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antiemetic a drug that inhibits impulses that cause vomiting from going to the stomach
body mass index (BMI) a guide to use in determining whether to initiate pharmacologic treatment for obesity; calculated by dividing the patient's weight (in kilograms) by the patient's height (in meters) squared (kg/m2)
bowel evacuant an agent used to empty the colon prior to GI examination or after toxic ingestion
chemoreceptor trigger zone (CTZ) an area below the floor of the fourth ventricle of the brain that can trigger nausea and vomiting when certain signals are received
Crohn disease an inflammatory bowel disease affecting the entire GI tract from mouth to anus
diverticular disease formation and inflammation of an outpocketing from the colon wall
duodenal ulcer a peptic lesion situated in the duodenum
emesis vomiting
empty stomach 2 hours before or after eating
fiber the undigested residue of fruits, vegetables, and other foods of plant origin that remains after digestion by the human GI enzymes; characterized by fermentability and may be either water soluble or insoluble
gastric stasis lack of stomach motility
gastric ulcer a local excavation in the gastric mucosa
gastritis irritation and superficial erosion of the stomach lining
gastroesophageal reflux disease (GERD) a GI disease characterized by radiating burning or pain in the chest and an acid taste, caused by backflow of acidic stomach contents across an incompetent lower esophageal sphincter; also referred to as heartburn
gastrointestinal (GI) tract a continuous tube that begins in the mouth and extends through the pharynx, esophagus, stomach, small intestine, and large intestine to end at the anus
GI transit time the time it takes for material to pass from one end of the GI tract to the other; the slower the GI transit time, the greater the amounts of nutrients and water absorbed
H2 histamine receptor antagonist an agent that blocks acid and pepsin secretion in response to histamine, gastrin, foods, distention, caffeine, or cholinergic stimulation; used to treat GERD and H. pylori
Helicobacter pylori (H. pylori) a bacterium that contributes to the development of many gastric ulcers
hemorrhoids engorgements of the vascular cushions situated within the sphincter muscles; result from pressure exerted on anal veins while straining to pass a stool
hepatitis a disease of the liver that causes inflammation, can be acute or chronic, and has several forms A through G
hepatitis A a viral form of hepatitis that is usually mild and transient and can be spread from one person to another
hepatitis B the most dangerous form of hepatitis, accompanied by jaundice and easily spread from one person to another
hepatitis C an infection of the liver that cannot be spread from one person to another by contact; most commonly transmitted by blood transfusions or illicit drug use
hiatal hernia a protrusion through the esophageal hiatus of the diaphragm
host the animal on which a parasite feeds
irritable bowel syndrome (IBS) a functional disorder in which the lower GI tract does not have appropriate tone or spasticity to regulate bowel activity
IVIG the notation for immune globulin that is given intravenously
malabsorption syndrome impaired intestinal absorption of nutrients
malaria an infectious febrile disease caused by the protozoan Plasmodium and transmitted by the Anopheles mosquito
morbid obesity a state in which an individual's weight is two or more times the ideal body weight (IBW)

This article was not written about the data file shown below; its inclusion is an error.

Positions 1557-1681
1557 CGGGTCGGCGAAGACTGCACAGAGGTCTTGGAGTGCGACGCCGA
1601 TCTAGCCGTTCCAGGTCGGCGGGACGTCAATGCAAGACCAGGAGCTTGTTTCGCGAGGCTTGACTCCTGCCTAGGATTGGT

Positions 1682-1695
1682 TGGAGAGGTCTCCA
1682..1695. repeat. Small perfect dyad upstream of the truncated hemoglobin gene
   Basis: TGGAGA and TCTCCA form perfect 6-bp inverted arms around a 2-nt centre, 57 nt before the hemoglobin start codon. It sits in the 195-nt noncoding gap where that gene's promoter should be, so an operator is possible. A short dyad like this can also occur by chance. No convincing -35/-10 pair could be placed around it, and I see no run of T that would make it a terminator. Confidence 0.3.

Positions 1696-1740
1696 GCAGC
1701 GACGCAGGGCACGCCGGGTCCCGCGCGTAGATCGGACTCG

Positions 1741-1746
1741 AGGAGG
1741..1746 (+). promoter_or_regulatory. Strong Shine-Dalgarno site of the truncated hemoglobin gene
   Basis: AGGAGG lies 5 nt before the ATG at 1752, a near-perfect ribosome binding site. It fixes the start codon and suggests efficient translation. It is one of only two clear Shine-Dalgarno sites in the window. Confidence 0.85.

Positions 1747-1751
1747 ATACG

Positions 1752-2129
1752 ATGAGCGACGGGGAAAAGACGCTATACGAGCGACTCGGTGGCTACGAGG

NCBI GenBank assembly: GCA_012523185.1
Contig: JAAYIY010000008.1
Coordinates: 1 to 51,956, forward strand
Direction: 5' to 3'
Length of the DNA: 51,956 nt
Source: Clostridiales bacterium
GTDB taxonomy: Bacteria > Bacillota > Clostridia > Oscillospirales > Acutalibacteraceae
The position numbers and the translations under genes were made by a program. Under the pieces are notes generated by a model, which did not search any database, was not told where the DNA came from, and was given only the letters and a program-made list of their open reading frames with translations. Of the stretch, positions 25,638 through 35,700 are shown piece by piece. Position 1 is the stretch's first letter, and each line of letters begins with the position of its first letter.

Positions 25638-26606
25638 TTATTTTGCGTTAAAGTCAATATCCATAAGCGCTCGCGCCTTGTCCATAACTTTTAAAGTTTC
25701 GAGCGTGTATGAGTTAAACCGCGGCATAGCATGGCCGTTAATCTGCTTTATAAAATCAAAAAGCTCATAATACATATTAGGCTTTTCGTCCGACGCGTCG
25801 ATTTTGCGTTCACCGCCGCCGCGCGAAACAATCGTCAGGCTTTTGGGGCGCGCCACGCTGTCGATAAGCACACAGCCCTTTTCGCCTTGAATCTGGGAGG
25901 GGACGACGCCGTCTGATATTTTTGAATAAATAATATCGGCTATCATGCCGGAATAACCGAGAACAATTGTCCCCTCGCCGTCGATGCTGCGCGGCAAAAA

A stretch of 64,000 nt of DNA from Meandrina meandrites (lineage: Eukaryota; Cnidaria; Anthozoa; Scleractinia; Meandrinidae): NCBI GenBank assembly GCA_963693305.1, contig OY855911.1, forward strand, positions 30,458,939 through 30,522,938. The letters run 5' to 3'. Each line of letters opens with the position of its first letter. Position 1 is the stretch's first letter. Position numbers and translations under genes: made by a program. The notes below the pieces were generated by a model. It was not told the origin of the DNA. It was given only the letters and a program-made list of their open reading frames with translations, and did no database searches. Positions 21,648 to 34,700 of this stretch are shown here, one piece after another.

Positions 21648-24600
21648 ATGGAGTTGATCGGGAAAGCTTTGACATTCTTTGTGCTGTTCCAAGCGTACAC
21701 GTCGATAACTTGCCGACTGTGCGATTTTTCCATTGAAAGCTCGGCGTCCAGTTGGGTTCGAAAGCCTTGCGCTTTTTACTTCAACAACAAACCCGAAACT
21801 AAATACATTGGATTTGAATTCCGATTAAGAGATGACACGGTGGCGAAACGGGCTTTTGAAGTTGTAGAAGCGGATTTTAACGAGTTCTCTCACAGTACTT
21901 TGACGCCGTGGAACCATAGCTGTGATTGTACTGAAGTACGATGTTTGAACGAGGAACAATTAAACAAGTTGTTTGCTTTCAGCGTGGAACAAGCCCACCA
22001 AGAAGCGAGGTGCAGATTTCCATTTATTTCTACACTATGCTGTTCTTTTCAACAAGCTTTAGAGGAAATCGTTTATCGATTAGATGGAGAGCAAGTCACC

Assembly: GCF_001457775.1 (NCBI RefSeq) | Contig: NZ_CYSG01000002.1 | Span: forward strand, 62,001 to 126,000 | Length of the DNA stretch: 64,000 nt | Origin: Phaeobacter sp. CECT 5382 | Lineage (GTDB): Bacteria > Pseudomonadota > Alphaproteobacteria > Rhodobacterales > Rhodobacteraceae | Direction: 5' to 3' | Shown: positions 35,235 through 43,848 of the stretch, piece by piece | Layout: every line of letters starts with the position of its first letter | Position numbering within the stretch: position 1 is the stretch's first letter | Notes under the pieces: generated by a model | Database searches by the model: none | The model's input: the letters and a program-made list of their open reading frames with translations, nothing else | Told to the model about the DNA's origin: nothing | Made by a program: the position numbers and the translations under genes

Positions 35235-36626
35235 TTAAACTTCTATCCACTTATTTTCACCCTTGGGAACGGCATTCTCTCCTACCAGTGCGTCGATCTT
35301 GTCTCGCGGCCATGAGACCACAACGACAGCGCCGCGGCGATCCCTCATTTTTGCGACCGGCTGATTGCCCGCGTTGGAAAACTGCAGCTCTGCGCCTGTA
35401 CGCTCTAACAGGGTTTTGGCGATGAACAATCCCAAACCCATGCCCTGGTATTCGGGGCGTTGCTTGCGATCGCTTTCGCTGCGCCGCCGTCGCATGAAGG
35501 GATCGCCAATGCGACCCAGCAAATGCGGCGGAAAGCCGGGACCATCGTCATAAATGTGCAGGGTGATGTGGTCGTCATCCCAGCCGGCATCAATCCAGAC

obesity a state in which an individual's total body weight includes greater quantities of fat than is considered normal (25% of total body weight for men and 35% for women)
osmotic laxative an organic substance that draws water into the colon and thereby stimulates evacuation
parasite an organism that lives on or in another organism (known as the host), surviving by drawing nourishment from the food or the tissues of the host; the parasite lives within the intermediate host during the larval stage and within the definitive host at matu
peptic disease disorders of the upper GI tract caused by the action of acid and pepsin; includes mucosal injury, erythema, erosions, and frank ulceration
peptic ulcer an ulcer formed at any part of the GI tract exposed to acid and the enzyme pepsin
phenothiazine a drug, related to the typical antipsychotics, that controls vomiting by inhibiting the CTZ
proton pump inhibitor a drug that blocks gastric acid secretion by inhibiting the enzyme that pumps hydrogen ions into the stomach
protozoan single-celled animal
reflux backflow; specifically in GERD, the backflow of acidic stomach contents across an incompetent lower esophageal sphincter
saline laxative an inorganic salt that attracts water into the hollow portion (lumen) of the colon, increasing intraluminal pressure to cause evacuation
stimulant laxative a laxative that increases gut activity by irritating the mucosa
stress ulcer a peptic ulcer, usually gastric, that occurs in a clinical setting; caused by a breakdown of natural mucosal resistance
surfactant laxative a stool softener that has a detergent activity that facilitates mixing of fat and water, making the stool soft and mushy
traveler's diarrhea diarrhea caused by ingesting contaminated food or water; so called because it is often contracted by travelers in countries where the water supply is contaminated
ulcer a local defect or excavation of the surface of an organ or tissue
ulcerative colitis irritation and inflammation of the large bowel, causing it to look scraped; characterized by bloody mucus leading to watery diarrhea containing blood, mucus, and pus
vector an animal that transfers a parasite to a host
vertigo the sensation of the room spinning when one gets up or changes positions; can be treated with anticholinergic agents
Created by: softcrylic